wood framed glass cabinet doors?
I’ve about twenty-five years experience building houses and remodeling foundation to finish. The last year I’ve been remodeling a Maybeck In the Berkeley Hills–a studio addition, dining room enlargement, two bathrooms, and now, finally the kitchen which features solid cherrywood doors on plywood boxes. I’m no cabinetmaker, though I’ve made quite a few. My question is this: several of the upper cabinets have wood-framed glass doors, and I’d like to glean all the tips I can get so I have a minimum of problems with this tricky part.
Here’s some of my concerns:
Can I use bisquits instead of dowells for the butt joints?
If I glue and clamp it up square and flat, what’s going to keep it that way once I hang the door?
The solid doors (simply edge-bisquited and glued) I made a little large and planed to fit–should I do the same with these or should I go for broke?
Answers to these or other unanticipated issues would be greatly appreciated…
CMT and other router bit manufacturers make router bits to make glass doors.
Darkworksite4: When the job is to small for everyone else, Its just about right for me"
I think I would be hesitant to make glass doors using only biscuits and butt joints. I prefer mortise and tenons, however, dowels would probably be fine.
I made a mahogany full view storm door with a very large (heavy) piece of tempered glass in it and buried brass L-brackets into a mortise on all the inside corners to stiffen the frame. So far...2 1/2 years of everyday use...it is still true.
Something similar on a smaller scale might work for cabinet doors.
Thanks for the beta on the biscuits--a judgement call I don't have deep enough experience to make. The L-brackets seems like a prudent and pragmatic solution which ought to work, sounds like it did for you--thanks!
Berkely Hills, eh? High Budget Indeed!
For that type of construction, I would invest in a tennoning jig (Delta makes 2 nice ones) and a Mortiser. They will always stay straight.
I have made butt jointed cabinet doors with a cope and stick bit, there is just not a lot of glue surface. Bisquits will help, but I'd go for quality on this type of project. 3/4 stock will also be sorta flimsy. I'd use 5/4 stock, and when planed down will be about 13/16ths. You will be surprised at how sturdier the 1/16th makes it.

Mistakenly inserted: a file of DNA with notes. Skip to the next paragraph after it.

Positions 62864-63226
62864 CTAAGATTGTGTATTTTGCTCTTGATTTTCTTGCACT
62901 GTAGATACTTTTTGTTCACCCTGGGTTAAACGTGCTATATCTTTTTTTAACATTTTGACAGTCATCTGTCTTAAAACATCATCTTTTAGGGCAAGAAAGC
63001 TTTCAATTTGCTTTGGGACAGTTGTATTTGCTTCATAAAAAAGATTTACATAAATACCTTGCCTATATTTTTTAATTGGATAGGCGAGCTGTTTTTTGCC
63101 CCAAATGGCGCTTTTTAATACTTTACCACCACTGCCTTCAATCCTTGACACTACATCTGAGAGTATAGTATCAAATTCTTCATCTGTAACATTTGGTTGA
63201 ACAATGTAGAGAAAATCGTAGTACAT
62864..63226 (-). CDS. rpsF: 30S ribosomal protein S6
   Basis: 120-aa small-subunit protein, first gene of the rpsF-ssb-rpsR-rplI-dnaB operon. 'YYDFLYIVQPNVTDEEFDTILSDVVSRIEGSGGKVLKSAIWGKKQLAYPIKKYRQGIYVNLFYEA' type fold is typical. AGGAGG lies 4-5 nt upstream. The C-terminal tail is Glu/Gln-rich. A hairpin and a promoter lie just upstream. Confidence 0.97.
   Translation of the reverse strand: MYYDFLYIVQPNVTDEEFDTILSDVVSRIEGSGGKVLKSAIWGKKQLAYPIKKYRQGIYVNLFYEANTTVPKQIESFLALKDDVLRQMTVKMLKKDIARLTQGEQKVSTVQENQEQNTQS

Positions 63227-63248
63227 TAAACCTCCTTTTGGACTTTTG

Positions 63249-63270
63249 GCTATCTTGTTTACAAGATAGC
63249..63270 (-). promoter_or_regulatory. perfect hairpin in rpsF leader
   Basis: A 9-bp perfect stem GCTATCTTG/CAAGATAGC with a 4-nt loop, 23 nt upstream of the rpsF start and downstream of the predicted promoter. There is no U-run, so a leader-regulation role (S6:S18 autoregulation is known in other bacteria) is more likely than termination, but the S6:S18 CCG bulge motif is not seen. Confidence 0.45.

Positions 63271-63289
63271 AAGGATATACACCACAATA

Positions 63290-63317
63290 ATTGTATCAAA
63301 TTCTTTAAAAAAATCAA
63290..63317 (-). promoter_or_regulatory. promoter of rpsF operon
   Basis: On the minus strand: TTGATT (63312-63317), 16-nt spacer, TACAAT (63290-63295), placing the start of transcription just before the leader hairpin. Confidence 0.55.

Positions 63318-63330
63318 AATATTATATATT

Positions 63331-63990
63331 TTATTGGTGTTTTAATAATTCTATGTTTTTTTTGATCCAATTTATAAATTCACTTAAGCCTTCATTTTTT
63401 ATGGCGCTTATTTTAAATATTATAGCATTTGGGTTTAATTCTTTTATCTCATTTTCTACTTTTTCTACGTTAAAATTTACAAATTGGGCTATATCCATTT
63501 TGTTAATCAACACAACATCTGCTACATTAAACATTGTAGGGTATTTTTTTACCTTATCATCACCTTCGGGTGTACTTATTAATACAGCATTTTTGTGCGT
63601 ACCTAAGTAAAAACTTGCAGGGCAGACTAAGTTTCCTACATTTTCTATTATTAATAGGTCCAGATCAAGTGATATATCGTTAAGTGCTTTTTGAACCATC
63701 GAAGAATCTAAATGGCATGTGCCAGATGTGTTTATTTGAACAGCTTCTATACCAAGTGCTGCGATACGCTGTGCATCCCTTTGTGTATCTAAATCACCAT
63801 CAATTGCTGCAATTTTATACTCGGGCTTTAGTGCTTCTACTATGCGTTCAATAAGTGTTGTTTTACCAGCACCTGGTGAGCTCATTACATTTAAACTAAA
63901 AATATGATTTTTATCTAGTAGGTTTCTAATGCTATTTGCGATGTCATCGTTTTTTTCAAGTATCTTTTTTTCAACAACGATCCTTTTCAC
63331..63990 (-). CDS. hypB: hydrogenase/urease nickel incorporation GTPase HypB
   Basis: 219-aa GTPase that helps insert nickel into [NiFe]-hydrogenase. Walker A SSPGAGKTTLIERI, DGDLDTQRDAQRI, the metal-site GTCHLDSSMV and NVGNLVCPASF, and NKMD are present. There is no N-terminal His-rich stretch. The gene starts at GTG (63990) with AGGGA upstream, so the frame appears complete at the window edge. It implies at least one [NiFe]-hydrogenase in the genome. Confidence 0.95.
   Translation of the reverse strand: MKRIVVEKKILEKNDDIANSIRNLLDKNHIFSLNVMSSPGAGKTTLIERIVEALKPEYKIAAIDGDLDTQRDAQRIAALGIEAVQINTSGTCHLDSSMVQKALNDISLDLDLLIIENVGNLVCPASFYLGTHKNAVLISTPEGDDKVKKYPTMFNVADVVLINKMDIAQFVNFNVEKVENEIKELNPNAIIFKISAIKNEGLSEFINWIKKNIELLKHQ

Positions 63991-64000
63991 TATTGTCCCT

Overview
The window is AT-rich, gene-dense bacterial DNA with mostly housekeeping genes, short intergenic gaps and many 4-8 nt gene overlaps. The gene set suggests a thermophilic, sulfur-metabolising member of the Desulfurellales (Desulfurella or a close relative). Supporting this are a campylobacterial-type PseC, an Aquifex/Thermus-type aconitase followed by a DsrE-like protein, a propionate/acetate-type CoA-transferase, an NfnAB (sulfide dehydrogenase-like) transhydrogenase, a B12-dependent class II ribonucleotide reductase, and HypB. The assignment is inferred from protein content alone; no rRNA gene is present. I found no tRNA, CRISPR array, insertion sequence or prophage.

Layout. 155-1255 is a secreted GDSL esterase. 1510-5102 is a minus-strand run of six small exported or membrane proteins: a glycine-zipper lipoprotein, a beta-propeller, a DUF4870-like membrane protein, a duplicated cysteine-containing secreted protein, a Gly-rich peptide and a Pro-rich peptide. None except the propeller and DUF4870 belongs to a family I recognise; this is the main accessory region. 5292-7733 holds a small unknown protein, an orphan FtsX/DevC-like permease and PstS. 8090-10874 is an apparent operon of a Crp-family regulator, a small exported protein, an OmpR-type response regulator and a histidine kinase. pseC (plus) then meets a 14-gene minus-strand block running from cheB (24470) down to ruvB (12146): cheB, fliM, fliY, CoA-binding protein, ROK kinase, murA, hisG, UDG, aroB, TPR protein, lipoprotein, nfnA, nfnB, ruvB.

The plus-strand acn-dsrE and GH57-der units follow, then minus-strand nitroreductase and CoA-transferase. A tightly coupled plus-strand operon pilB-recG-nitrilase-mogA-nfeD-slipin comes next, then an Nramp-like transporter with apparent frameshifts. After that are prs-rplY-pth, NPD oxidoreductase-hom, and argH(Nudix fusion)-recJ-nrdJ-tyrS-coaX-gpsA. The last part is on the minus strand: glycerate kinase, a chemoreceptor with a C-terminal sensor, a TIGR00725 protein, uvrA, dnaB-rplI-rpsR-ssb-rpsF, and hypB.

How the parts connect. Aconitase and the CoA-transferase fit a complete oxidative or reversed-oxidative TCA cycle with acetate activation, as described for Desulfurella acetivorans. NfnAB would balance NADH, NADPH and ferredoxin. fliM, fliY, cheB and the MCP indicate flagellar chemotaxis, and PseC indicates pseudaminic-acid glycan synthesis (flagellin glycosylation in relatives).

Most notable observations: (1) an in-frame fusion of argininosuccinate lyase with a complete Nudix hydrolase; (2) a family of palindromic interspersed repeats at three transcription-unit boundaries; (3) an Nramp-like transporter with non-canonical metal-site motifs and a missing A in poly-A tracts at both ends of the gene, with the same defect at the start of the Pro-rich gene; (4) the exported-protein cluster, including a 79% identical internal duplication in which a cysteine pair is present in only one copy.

"Sir, I may be drunk, but you're crazy, and I'll be sober tomorrow" -- WC Fields, "Its a Gift" 1927
You might get some good information over at Knots. Those are the pro. cabinet gang.
There was a good article on the relative strength of biscuit, dowels, m and t, etc in Fine Woodworking in the last couple of years. Seem to remember the bicuits did okay.
I am presently making wood frame glass panel doors. I plan to use biscuits in the butt joints. I think that the silicone adhesive I use to bed the glass will contrubute to the overall strength of the door. They aren't that heavy,(alder and cherry).
I wouldn't use biscuits on anything bigger than a 3' by 2' door.
Good old half lap is quite strong, lotsa material left to work with, and lotsa glue surface...and all ya need is a table saw...or radial arm.......Jeff.......Sometimes on the toll road of life.....a handful of change is good.......
I use loose tenon construction for glass doors and then cut a cope and stick which allows for keeper strips for the glass (allowing the glass to be replaced). This is easy to do with a plunge router and dedicated fixture for the rails and stiles and gives a strong and tidy joint where the glue is a secondary source of strength. Once the fixture is made, the joints take minutes to cut. Ensure that the doors are glued up on a flat surface and the glass will help keep them flat. The glass also prevents racking if everything is fitted tightly. As mentioned by someone else, 13/16 or even 7/8 stock is a good idea for ridgidity.
Lots of ways to do it, but I would trust a biscuit joint, and definitely a double biscuit joint. I have very little faith in dowels for anything anymore.
as far as the glass goes, the old 'proper' way to do glass was to cut it a little smaller than the opening it was going to fit into, then shift it so it was racked in the opening...the four corners are digging in and keep the frame rigid, and you can't see it behind the stop or whatever you use to hold it in place. I never liked silicone at all for this.cabinetmaker/college instructor. Cape Breton, N.S